We developed CARE to help teachers cultivate the skills they need to promote a calm, relaxed, but enlivened learning environment that can prepare children for the future by fostering creativity, innovation, collaboration, and cooperation. This sort of classroom requires a teacher who is fully aware and present as she or he teaches and interacts with students, parents, and colleagues, and CARE provides teachers with the tools to achieve this.
Since 2008, we’ve been conducting research to examine the efficacy of CARE. With support from two grants from the U.S. Department of Education Institute of Educational Sciences (IES), we’ve applied the most rigorous research methods to determine whether CARE helps teachers the way we had intended. Our most recent randomized controlled trial was conducted in New York City with 224 teachers from 36 elementary schools located in the Bronx and Upper Manhattan. Teachers were randomly assigned within schools to receive CARE or be in a waitlist group. The results of this research provide solid evidence that CARE has significant positive impacts on teachers’ well-being. CARE reduces personal destress and the stress associated with time pressure and improves emotion regulation. It also promotes mindfulness.
What’s more, CARE demonstrated significant beneficial effects on classroom interactions as observed and rated by researchers who were blind to the teachers’ random assignment. The classrooms of the teachers who received CARE were rated as more emotionally supportive compared to those in the control group. The interactions in the classroom were more emotionally positive and the teachers demonstrated greater sensitivity to their students’ needs than controls. Finally, the students in the CARE classrooms were rated as more productive than those in the control group. What’s truly amazing about these findings is that CARE focuses entirely on teachers’ own well-being and social and emotional skills. It does not provide any training in classroom management or teaching strategies. Indeed, this is the first study of its kind to demonstrate that such a training can have significant impacts on observable dimensions of classroom interactions. Furthermore, it suggests that mindfulness-based interventions can have “downstream” effects on the classroom environment. (The study was recently featured in Education Week and University of Virginia Today.)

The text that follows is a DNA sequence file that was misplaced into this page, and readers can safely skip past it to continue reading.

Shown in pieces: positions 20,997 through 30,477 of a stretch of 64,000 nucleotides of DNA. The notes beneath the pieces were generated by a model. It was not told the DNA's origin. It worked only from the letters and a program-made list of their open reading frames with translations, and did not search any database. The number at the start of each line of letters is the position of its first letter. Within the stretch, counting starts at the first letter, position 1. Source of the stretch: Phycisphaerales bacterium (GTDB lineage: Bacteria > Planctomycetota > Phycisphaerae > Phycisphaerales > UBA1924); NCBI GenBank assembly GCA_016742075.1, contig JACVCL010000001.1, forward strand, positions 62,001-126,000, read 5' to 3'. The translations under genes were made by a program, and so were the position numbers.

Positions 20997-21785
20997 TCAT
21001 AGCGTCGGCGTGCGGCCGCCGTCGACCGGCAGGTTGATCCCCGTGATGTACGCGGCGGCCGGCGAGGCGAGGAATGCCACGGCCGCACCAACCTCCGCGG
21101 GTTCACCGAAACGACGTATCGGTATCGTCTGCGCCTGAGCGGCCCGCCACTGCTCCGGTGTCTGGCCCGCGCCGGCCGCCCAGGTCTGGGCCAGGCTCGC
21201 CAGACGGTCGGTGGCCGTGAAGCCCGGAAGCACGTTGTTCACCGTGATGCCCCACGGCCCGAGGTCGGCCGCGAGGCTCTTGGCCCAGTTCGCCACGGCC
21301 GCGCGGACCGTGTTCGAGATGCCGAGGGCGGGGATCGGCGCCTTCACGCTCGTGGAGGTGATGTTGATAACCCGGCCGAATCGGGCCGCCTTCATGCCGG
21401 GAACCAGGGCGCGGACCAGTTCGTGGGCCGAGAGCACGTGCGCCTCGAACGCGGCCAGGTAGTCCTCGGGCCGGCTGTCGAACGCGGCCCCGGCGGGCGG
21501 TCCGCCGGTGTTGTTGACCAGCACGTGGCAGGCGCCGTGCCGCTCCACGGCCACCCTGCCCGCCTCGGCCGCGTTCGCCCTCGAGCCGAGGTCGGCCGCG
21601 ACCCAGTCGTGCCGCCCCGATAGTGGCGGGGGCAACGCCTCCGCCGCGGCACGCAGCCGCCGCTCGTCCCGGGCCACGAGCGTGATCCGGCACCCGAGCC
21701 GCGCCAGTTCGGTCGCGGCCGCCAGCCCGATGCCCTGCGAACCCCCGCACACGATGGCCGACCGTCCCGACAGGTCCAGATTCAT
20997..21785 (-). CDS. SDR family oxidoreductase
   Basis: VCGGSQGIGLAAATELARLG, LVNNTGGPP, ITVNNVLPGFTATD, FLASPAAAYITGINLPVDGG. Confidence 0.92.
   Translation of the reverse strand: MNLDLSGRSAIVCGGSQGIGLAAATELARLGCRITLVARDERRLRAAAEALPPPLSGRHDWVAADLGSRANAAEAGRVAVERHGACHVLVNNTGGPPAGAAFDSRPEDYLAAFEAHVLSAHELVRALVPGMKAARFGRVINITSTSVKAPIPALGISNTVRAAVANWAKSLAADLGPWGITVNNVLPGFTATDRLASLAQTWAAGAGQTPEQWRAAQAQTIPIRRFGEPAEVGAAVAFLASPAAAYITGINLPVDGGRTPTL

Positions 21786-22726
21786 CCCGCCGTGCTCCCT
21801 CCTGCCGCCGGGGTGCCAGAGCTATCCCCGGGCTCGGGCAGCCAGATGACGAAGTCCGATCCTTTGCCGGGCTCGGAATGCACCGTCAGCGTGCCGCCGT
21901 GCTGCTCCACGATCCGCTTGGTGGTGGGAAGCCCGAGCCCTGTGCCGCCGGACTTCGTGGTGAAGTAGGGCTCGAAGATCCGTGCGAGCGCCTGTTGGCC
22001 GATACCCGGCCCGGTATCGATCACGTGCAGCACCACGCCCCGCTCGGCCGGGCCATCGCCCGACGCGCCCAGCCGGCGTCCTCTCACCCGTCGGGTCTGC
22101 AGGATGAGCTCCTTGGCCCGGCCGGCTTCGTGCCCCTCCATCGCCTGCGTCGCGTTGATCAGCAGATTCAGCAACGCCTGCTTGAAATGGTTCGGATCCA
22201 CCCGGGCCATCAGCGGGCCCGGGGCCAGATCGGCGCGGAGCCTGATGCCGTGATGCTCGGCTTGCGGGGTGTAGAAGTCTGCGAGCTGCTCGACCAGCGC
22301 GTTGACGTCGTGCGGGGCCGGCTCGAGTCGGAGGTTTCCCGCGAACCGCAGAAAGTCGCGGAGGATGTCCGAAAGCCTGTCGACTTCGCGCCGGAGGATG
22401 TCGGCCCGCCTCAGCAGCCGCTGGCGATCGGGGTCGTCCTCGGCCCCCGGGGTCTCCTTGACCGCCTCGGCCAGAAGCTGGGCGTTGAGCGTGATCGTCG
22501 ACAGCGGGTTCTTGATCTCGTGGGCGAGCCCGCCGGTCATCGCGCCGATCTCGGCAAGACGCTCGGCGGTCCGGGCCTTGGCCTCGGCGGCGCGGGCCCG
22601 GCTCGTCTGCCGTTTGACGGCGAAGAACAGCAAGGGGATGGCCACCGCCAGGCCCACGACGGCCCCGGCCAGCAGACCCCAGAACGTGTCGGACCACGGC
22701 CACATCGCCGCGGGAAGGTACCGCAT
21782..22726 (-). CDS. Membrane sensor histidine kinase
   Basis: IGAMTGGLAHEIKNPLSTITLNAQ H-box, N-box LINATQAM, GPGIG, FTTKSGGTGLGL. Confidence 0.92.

We hosted our 10th Annual CARE for Teachers Retreat at the Garrison Institute. Past participants have called it “summer camp for teachers” because it’s so much fun. Teachers learn and practice a variety of mindfulness-based and compassion practices and how to apply them to their teaching through a variety of activities including reflection, discussion and role plays. Teachers learn valuable information about emotions and the role they play in teaching and learning. There is plenty of time to enjoy the beautiful grounds of the Garrison Institute and to socialize with other educators committed to bringing a more mindful approach to teaching and learning.
Patricia (Tish) Jennings, M.Ed., Ph.D. is an Associate Professor of Education at the Curry School of Education at the University of Virginia. She led the team that developed CARE for Teachers and is a Senior Fellow at the Garrison Institute.
One comment on “How Mindfulness Can Transform the Classroom”
I learned a little about mindfulness in a psychology class back in college, but I never got very good at it. I could really use the skill of letting things slide off better, and not get bothered. I never considered how practicing mindfulness, can benefit those around you. Thanks for the info!